Research In Action

Research In Action

rear facing boy
CChIPS Research Projects Aim to Alleviate Incompatibilities Between Car Seats and Vehicle Seats
September 8, 2015

Through research supported by the Center for Child Injury Prevention Studies (CChIPS), my colleagues and I are using the Microsoft Xbox Kinect Sensor™ to create a “virtual child seat” of rear-facing child restraint systems (CRS).

Our goal is to create a representative virtual model to aid vehicle and CRS manufacturers in assessing space and fitment during the design phase of their products, rather than assessing fit after both the vehicle and child seat are on the market, which has typically been the process. This research was published as a technical paper as part of the SAE 2015 World Congress and Expo earlier this year.

This compatibility issue has been brought to the forefront over the past week with the announcement of a publication in Traffic Injury Prevention next month, led by our colleagues at The Ohio State University’s (OSU) Injury Biomechanics Research Center.

In this CChIPS-supported study, OSU researchers collected dimension samples from 61 vehicles and 59 CRS currently on the market and identified the most common sources of incompatibility; the results revealed that less than 60 percent of rear-facing CRS-vehicle combinations fit properly between the vehicle’s seat pan angle and the CRS manufacturer’s required base angle.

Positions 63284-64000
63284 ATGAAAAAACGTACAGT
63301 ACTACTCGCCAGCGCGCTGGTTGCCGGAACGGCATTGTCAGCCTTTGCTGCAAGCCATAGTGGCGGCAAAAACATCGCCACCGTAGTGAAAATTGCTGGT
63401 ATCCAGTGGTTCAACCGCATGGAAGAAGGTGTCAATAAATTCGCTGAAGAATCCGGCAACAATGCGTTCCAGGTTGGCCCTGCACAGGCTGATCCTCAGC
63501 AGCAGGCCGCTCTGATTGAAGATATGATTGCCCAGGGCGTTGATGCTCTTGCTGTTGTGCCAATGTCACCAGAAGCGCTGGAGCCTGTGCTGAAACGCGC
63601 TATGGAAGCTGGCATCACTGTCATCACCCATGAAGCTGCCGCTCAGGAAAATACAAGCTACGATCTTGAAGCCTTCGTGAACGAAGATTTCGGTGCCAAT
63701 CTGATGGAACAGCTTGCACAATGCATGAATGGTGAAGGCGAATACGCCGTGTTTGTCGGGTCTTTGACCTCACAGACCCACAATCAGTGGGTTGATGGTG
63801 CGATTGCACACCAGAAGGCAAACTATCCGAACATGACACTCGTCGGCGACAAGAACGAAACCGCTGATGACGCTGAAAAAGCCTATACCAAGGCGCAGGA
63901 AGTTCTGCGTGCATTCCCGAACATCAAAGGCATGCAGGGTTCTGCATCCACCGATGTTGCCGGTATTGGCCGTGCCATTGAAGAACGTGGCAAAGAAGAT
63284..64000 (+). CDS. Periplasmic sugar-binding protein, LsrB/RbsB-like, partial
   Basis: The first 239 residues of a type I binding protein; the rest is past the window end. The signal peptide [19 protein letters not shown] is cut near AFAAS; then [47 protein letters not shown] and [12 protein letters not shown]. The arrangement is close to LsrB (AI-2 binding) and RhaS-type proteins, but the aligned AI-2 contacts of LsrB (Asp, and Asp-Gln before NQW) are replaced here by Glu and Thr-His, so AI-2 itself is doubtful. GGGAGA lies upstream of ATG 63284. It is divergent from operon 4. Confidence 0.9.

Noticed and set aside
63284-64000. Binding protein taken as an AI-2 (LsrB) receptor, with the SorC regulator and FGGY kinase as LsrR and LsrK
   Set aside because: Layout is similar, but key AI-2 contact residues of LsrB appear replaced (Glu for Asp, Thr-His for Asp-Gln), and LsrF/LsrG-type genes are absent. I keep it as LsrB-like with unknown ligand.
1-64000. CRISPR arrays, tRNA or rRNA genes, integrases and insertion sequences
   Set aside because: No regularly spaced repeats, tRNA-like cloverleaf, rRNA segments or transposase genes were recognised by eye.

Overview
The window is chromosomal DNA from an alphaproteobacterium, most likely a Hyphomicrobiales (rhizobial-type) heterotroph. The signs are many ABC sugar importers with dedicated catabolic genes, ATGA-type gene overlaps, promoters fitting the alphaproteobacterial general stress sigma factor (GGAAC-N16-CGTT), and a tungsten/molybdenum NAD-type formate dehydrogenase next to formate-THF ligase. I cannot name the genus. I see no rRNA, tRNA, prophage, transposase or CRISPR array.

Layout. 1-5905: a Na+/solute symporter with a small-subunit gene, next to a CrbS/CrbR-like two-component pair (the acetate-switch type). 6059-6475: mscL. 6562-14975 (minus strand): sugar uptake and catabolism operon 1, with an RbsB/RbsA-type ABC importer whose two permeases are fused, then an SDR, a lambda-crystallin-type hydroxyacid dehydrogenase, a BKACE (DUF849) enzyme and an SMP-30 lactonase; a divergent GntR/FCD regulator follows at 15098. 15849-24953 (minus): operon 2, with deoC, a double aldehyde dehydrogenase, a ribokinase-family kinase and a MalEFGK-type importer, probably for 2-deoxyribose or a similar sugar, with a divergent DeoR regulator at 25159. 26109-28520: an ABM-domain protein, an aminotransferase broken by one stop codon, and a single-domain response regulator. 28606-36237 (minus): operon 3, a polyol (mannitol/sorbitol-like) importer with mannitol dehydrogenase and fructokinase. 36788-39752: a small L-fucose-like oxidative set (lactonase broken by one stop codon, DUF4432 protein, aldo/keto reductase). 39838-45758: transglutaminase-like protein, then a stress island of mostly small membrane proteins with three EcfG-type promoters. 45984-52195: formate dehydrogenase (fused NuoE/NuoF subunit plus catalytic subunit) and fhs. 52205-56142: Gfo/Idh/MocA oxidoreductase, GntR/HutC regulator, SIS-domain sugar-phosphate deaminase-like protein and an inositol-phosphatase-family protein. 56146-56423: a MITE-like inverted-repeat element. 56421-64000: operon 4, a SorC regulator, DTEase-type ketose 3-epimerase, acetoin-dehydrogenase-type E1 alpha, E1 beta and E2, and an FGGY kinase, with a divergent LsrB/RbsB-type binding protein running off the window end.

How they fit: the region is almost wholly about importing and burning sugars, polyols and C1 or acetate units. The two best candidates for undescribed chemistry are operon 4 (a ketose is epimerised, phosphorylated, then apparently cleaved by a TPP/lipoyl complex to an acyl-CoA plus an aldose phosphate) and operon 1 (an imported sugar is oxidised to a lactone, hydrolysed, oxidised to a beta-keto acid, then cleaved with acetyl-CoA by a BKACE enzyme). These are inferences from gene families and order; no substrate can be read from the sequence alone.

What Parents Need to Know

OSU’s research sheds an important light on this issue for parents and caretakers. Parents should not assume that the CRS with the most safety features is "best" for their child; the best seat is the one that they can accurately and securely install in the rear seat of their vehicle. CHOP joins OSU in recommending that parents and caregivers try out a CRS in their vehicle before purchasing; I am a father of two young daughters, and I myself have had to return a CRS to the store after not achieving an adequate installation in the rear seat of my vehicle. For other considerations to share with parents before purchasing a CRS, click here.

While there are actions that parents can and should be taking now, such as testing out a seat before the child ever rides in the vehicle or taking advantage of car seat checks staffed by certified child passenger safety technicians, CChIPS’ researchers and Industry Advisory Board members are working toward technological solutions with CRS and vehicle manufacturers to head this problem off before it starts.

Click here for more information on CChIPS’s current and former research projects.